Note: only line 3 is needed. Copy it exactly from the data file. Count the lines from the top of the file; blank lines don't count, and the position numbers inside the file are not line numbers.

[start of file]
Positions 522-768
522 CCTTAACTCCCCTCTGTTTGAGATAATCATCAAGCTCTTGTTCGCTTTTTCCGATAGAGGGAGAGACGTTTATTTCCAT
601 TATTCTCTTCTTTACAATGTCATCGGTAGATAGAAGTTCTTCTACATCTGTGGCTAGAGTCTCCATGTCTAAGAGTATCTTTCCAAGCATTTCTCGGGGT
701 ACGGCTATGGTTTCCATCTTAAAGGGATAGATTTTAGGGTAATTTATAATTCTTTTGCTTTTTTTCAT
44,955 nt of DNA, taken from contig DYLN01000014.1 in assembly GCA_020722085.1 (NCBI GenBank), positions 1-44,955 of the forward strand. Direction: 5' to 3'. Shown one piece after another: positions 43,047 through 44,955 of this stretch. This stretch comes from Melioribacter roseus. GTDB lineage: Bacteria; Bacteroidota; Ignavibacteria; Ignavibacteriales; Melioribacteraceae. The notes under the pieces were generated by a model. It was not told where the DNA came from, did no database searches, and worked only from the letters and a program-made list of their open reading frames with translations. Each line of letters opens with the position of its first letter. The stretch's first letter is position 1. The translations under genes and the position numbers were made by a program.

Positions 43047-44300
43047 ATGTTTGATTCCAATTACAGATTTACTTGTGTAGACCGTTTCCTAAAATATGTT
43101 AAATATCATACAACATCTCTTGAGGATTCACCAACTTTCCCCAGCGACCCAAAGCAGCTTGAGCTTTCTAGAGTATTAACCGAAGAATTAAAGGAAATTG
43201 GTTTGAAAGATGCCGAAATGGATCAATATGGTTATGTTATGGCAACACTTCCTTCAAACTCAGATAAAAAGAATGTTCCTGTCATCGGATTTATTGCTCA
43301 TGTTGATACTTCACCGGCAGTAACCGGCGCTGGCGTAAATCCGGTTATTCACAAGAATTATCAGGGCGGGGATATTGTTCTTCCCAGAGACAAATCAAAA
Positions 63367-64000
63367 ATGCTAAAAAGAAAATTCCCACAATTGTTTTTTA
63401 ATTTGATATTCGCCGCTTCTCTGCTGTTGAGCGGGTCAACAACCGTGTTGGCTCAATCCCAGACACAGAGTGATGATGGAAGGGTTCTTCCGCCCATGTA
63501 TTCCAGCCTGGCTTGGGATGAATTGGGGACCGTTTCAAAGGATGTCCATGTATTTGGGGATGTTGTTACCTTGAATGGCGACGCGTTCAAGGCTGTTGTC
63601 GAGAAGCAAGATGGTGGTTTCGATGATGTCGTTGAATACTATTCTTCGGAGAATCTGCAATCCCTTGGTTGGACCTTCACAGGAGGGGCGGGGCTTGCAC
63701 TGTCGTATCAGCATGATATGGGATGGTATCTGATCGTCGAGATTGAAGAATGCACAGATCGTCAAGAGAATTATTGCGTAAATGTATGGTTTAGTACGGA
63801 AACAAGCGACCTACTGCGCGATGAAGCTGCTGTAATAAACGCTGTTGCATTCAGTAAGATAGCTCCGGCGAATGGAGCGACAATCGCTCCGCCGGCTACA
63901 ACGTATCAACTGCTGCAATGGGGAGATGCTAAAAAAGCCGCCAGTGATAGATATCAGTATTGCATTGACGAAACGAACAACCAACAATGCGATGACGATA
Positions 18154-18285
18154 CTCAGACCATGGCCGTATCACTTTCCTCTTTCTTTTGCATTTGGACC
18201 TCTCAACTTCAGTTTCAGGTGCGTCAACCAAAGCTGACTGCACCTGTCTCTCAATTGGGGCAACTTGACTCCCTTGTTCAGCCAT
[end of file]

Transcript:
601 TATTCTCTTCTTTACAATGTCATCGGTAGATAGAAGTTCTTCTACATCTGTGGCTAGAGTCTCCATGTCTAAGAGTATCTTTCCAAGCATTTCTCGGGGT